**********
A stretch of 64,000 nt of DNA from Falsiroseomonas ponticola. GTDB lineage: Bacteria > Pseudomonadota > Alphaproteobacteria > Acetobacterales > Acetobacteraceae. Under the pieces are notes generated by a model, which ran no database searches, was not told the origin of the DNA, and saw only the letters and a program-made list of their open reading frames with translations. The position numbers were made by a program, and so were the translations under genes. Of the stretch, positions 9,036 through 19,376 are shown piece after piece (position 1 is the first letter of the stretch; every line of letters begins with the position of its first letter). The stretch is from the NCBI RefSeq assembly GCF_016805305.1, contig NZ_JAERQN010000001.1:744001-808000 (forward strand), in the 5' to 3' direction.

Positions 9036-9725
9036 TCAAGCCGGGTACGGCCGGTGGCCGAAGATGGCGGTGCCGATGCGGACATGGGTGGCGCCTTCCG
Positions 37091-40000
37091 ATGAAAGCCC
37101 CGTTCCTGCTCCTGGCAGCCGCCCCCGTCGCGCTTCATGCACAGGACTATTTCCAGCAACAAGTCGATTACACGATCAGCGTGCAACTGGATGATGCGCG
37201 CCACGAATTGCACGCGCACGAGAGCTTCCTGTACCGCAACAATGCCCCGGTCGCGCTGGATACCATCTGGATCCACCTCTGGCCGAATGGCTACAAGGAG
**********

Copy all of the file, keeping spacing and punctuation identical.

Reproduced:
A stretch of 64,000 nt of DNA from Falsiroseomonas ponticola. GTDB lineage: Bacteria > Pseudomonadota > Alphaproteobacteria > Acetobacterales > Acetobacteraceae. Under the pieces are notes generated by a model, which ran no database searches, was not told the origin of the DNA, and saw only the letters and a program-made list of their open reading frames with translations. The position numbers were made by a program, and so were the translations under genes. Of the stretch, positions 9,036 through 19,376 are shown piece after piece (position 1 is the first letter of the stretch; every line of letters begins with the position of its first letter). The stretch is from the NCBI RefSeq assembly GCF_016805305.1, contig NZ_JAERQN010000001.1:744001-808000 (forward strand), in the 5' to 3' direction.

Positions 9036-9725
9036 TCAAGCCGGGTACGGCCGGTGGCCGAAGATGGCGGTGCCGATGCGGACATGGGTGGCGCCTTCCG
Positions 37091-40000
37091 ATGAAAGCCC
37101 CGTTCCTGCTCCTGGCAGCCGCCCCCGTCGCGCTTCATGCACAGGACTATTTCCAGCAACAAGTCGATTACACGATCAGCGTGCAACTGGATGATGCGCG
37201 CCACGAATTGCACGCGCACGAGAGCTTCCTGTACCGCAACAATGCCCCGGTCGCGCTGGATACCATCTGGATCCACCTCTGGCCGAATGGCTACAAGGAG